A much-cited study published in 2006 found that a rise in carbon dioxide both fueled the growth of the weed and increased the potency of urushiol, the oil at the root of the rash. Poison oak and poison sumac also contain urushiol, and all three can cause the blistering rash. Airborne sap-coated soot can also get into the eyes, nose, throat and respiratory system, according to the National Park Service.
That study involved planting PVC pipes into six plots of North Carolina’s 7,000-acre Duke Forest. Carbon dioxide was blown through holes in the pipes, which stretched to the tops of the tree canopies, while another control group of pipes vented normal air. Of all the plants, poison ivy was the hands-down winner, said Jacqueline Mohan, assistant professor at the University of Georgia and the study’s lead author.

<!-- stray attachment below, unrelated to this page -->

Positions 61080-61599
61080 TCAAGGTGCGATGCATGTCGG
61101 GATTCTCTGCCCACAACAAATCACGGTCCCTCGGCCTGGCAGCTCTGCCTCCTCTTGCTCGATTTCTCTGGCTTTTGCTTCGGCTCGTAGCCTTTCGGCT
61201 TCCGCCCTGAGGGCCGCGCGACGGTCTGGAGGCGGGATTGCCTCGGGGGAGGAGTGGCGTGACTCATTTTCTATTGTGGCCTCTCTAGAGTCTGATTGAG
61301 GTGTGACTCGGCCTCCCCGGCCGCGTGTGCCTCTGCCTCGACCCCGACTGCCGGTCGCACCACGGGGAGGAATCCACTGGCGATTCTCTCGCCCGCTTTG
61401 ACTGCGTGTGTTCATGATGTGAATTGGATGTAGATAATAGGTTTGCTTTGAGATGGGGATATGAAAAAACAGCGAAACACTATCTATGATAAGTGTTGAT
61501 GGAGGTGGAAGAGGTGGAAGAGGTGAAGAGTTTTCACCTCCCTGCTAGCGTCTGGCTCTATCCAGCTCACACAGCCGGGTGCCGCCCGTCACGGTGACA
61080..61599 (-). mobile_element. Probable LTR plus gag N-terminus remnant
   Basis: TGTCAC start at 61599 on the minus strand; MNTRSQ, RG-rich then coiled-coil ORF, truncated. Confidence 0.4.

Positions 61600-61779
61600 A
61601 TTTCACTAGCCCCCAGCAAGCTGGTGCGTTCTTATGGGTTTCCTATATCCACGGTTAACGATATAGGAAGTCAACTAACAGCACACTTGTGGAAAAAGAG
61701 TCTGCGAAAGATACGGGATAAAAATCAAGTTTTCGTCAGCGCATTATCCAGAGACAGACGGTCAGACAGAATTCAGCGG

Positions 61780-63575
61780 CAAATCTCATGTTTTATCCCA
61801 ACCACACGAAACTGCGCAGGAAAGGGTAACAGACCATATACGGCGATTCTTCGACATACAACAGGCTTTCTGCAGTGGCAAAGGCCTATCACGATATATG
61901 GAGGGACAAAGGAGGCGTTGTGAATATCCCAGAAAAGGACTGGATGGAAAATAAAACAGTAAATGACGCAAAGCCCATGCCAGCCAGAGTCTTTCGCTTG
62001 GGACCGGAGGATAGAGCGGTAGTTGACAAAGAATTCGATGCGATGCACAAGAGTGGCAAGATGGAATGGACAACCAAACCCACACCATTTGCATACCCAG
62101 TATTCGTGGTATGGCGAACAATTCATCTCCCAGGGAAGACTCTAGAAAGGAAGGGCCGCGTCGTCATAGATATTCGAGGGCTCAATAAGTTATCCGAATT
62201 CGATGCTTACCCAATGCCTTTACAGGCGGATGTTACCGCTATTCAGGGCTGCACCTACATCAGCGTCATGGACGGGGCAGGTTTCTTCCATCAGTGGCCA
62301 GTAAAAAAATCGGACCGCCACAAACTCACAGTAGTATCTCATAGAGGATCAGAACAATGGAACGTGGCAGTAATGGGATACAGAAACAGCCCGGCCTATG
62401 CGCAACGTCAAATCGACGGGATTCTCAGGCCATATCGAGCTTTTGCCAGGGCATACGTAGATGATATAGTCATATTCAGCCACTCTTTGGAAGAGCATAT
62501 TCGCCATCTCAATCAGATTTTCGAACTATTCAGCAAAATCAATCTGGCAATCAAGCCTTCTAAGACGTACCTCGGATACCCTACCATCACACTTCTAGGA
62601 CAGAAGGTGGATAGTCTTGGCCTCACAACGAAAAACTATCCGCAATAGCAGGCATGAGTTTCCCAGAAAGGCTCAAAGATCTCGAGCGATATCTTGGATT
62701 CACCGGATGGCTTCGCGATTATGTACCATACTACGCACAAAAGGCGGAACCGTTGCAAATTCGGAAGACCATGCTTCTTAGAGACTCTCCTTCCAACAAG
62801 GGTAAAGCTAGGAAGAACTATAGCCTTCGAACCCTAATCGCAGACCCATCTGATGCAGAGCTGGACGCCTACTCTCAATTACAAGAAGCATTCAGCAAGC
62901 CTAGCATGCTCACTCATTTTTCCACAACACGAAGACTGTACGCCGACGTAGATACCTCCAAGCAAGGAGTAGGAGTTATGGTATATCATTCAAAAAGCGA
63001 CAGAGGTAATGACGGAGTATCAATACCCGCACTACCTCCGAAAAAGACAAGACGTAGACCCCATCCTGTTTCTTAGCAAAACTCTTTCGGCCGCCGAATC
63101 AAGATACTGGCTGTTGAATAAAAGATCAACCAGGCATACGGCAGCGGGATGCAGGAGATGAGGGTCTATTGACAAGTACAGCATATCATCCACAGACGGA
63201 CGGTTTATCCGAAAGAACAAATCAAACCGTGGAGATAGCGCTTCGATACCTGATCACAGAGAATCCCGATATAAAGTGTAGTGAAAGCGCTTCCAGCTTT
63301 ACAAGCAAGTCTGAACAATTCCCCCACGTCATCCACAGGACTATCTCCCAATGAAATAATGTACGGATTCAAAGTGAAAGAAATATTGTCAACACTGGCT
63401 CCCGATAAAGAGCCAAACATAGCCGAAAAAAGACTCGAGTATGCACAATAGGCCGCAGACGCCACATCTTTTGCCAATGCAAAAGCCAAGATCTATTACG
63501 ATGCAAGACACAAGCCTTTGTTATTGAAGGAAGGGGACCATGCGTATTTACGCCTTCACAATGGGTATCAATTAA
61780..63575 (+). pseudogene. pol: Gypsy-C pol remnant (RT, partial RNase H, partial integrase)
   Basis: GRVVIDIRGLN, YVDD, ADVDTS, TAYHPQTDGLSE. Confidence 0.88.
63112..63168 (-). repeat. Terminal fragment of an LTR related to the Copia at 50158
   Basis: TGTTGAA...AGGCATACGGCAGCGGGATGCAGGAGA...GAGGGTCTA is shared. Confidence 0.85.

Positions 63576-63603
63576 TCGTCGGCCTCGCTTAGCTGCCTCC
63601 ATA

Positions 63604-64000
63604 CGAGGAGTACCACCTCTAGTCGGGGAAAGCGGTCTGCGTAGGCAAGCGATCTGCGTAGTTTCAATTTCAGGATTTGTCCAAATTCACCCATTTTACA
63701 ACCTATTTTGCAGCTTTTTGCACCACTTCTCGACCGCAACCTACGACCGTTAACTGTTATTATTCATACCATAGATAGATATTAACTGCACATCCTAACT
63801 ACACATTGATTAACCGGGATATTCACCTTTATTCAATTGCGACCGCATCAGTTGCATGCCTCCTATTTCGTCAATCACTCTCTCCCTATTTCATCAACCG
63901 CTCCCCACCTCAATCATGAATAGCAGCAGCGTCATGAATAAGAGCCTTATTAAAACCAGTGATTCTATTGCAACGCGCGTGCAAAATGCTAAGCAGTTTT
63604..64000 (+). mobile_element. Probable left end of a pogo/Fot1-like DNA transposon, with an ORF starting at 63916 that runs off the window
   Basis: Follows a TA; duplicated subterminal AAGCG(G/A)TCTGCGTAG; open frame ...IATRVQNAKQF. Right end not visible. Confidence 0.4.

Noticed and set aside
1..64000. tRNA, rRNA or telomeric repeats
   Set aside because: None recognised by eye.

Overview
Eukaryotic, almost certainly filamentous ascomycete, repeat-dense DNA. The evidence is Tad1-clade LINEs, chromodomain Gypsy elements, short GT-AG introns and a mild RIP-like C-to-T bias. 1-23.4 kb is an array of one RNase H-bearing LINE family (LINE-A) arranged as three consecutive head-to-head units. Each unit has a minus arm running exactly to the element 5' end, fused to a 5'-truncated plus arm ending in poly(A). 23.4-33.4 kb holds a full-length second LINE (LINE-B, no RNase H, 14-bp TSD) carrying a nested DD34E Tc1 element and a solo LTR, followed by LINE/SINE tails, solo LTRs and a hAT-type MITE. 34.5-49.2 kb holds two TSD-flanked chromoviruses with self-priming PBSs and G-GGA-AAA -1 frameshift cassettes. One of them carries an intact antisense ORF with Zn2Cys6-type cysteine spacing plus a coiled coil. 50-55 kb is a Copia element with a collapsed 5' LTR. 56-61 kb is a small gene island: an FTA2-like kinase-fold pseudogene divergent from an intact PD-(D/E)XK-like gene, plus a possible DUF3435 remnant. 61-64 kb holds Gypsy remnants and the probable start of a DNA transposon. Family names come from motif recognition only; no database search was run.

“It was the most responsive species to the higher carbon dioxide in the atmosphere,” Mohan said. “The average little tree that I measured grew 8 percent faster. And poison ivy grew 149 percent faster than it would have under ambient, normal carbon dioxide conditions.”